Abu Dhabi-based developer Al-Maabar is plans to issue tenders worth an estimated $550m on projects in Libya and Jordan by the end of the year.
In Libya, Al-Maabar is preparing to issue tenders in late-September for the estimated $350m construction package on the $750m Al-Waha project in Tripoli, which it is developing in partnership with local real estate company Lidco.
The Al-Maabar portion of the 135,000-square-metre development includes two 28-storey towers comprising a commercial tower and a hospitality tower with a 203-room hotel and 102 serviced apartments. Al-Maabar is also building a health club, shopping mall, supermarkets and a cinema.
Lidco’s portion of the development includes 11 residential towers and a three-storey shopping mall. Lidco declined to comment on when tenders will be issued for its estimated $400m residential district.
The UK’s Atkins and Ramboll combined to provide design consultancy on Al-Waha while US-based RW Armstrong will serve as project manager and supervision consultant. The project is scheduled for completion in December 2012.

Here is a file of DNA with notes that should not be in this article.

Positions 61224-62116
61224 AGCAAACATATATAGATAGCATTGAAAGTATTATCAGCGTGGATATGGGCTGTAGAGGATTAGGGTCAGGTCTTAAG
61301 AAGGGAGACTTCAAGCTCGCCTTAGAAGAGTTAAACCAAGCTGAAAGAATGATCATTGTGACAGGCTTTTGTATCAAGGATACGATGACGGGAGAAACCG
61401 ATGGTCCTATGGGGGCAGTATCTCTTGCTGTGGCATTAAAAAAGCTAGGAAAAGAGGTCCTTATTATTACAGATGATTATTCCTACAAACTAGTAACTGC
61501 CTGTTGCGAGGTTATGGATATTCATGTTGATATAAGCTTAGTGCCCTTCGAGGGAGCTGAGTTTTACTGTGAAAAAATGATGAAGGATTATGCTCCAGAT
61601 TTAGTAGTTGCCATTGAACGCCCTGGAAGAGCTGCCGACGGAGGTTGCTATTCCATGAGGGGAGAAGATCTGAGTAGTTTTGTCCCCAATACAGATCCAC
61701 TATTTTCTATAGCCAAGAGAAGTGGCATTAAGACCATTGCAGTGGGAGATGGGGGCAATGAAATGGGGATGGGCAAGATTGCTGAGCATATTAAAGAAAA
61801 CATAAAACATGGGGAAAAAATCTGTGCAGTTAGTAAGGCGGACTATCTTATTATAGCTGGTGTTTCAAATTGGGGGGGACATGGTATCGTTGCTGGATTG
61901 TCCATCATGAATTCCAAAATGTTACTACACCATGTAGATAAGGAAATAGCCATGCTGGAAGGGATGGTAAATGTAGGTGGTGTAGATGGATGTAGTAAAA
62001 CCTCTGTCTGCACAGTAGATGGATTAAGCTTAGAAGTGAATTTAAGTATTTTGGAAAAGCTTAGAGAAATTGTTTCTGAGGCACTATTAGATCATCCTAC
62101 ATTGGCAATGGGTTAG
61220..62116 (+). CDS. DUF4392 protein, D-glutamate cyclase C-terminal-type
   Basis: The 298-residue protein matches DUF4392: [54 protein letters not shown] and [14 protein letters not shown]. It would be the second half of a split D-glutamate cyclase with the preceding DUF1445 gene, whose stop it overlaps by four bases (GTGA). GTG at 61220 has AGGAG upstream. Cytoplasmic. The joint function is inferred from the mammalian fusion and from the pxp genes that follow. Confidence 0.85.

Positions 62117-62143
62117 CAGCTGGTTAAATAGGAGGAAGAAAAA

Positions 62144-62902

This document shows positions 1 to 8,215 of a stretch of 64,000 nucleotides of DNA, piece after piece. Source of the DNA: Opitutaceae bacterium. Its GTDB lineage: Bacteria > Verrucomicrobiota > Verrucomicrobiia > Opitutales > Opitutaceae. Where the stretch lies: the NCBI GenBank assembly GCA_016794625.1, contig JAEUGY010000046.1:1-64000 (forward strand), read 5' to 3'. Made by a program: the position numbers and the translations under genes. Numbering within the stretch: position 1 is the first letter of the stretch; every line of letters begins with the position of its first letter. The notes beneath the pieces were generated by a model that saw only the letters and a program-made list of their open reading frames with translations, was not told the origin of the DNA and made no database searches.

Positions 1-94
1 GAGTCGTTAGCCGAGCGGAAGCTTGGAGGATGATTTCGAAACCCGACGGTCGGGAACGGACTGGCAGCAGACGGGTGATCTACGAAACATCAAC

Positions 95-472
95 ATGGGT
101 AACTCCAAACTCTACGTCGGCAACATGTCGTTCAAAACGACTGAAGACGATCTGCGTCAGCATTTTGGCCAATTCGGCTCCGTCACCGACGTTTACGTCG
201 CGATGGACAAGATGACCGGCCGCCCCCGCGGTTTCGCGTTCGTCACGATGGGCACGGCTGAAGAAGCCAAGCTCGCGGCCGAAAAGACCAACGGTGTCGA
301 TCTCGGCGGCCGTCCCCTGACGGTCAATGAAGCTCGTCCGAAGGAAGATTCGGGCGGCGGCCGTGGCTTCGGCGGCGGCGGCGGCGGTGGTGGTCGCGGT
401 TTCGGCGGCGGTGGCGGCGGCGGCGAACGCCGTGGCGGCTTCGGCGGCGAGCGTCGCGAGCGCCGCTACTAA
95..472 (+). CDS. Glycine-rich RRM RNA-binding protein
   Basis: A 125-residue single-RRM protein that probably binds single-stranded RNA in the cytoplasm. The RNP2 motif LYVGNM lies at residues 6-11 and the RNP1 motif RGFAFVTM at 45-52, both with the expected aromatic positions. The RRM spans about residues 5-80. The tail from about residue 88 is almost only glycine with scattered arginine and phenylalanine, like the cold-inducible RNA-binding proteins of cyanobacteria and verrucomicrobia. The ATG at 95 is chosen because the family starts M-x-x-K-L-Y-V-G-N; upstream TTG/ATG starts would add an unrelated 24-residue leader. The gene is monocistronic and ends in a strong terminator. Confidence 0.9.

The first phase, which is scheduled for completion by 2014, includes building a 33-storey mixed-use tower, a social meeting space for 2,000 people, 146 townhouses, 263 apartments and associated infrastructure for a 300,000-square-metre site.
Kuwait’s KEO International Consultants will be the programme manager on the first phase of the project with the local Arabtech Jardaneh acting as the infrastructure consultant (MEED 14:3:10).
Three US-based companies complete the group of consultants. Callison designed the masterplan, Jones Lang LaSalle is the business consultant and Aecom is the cost consultant.
The 3.2m square-metre Marsa Zayed is the largest project in the history of Jordan and will be completed in phases by 2040.
Al-Maabar also partnered with Morocco-based developer L’Agence pour l’Amenagement de la Vallee du Bouregreg to build a seaside masterplan worth an estimated $800m in Rabat, Morocco. The project was launched in February this yea,r but the companies declined to comment on when tenders would be issued for the first phase of the project.